Boost Your Savings Account with these Tips

By Lifestyle and BudgetFOXBusiness

Living paycheck to paycheck has become the norm for millions of people thanks to the protracted economic slowdown, but experts say it’s time to re-think our savings tactics.

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Putting away just $100 a month can seem overwhelming, but learning how to be more self-reliant and proactive can help keep more money in your savings account.

The first step to more savings is creating a plan and having a “never pay full price mentality,” says Rob Gough, president of Eckim, the parent company of and

He says you should always look for a digital coupon--whether it’s for a percent off or free shipping-- when ordering anything online. When it comes to eating out, he suggests doing a quick search on daily deal sites to see if an establishment is offering any deals.

JJ Montanaro, a certified financial planner at USAA, suggests taking a more do-it-yourself approach to home chores and personal services to help keep more money in your pocket.

“I bought a razor three years ago and haven’t paid for a haircut since then,” says Montanaro. He adds that doing your own house work and lawn care can save a couple hundred dollars a year.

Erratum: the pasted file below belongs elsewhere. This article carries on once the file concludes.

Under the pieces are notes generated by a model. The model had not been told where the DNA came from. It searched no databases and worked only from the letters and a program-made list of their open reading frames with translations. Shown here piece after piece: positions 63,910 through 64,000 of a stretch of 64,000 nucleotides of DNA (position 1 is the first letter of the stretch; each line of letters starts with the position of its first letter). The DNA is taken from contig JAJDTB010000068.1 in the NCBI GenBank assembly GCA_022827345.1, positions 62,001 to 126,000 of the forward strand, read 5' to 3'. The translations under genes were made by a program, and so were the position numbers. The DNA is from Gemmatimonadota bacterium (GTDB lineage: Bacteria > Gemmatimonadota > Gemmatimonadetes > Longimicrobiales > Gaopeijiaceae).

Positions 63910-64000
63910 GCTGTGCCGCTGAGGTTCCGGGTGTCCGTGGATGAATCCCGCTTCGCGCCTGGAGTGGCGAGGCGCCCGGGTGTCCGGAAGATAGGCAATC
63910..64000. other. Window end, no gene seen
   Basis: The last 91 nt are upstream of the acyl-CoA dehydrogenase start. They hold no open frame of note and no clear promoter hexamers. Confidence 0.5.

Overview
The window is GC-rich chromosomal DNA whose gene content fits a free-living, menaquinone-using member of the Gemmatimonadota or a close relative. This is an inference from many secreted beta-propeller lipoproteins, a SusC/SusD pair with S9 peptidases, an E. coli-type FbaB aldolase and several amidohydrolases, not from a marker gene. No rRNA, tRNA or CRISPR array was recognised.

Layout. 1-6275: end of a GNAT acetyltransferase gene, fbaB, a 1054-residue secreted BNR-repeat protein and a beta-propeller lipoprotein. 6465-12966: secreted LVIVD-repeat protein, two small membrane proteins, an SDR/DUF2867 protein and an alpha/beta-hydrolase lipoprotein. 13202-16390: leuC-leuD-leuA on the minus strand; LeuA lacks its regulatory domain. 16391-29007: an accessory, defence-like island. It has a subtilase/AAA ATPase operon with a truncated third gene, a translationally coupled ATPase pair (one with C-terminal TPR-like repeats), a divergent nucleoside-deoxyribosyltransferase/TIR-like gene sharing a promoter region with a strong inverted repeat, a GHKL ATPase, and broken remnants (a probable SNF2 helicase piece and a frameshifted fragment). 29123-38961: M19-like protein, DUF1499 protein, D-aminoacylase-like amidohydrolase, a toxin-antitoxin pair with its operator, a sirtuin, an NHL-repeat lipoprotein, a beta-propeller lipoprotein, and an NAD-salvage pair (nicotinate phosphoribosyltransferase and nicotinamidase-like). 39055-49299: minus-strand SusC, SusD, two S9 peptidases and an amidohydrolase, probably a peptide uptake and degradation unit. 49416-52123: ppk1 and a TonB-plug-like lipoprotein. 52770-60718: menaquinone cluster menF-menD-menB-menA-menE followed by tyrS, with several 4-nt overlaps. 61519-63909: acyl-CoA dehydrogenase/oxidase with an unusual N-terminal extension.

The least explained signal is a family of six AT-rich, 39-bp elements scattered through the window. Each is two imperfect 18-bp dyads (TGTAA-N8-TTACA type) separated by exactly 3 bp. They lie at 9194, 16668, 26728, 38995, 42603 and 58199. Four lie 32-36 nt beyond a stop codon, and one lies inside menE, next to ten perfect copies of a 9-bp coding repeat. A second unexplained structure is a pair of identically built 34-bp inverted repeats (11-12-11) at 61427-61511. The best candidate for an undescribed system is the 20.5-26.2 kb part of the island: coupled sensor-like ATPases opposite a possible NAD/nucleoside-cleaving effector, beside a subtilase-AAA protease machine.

For services that you can’t skimp on, he suggests sharing the cost with others. For example, set up an arrangement to swap babysitting duties or save gas by creating carpools.

Gough was able to save $700 a year by eliminating his cable bill and relying on Netflix (NASDAQ:NFOS).

Your payment method could also help boost your savings account. Gough recommends evaluating your spending habits and picking a credit card that offers the best rewards.

“People are still using debit cards to buy things and they are missing out on money. You can get 1% cash back on every purchase. It’s a great way to tack on the savings.”

While all these tactics can bring significant savings, it all becomes meaningless if you aren’t putting the extra cash into a savings account. Experts say it’s a good idea to keep that savings account separate from a checking account to eliminate any temptations.

Montanaro says making automatic deposits from a paycheck on an escalating basis can bring significant savings in a short period of time. He also says hanging an image of your goal, whether it’s a family vacation or new car, can offer encouragement.

“It’s a lot more exciting than cutting coupons or skipping coffee if you keep the end goal front in center.”

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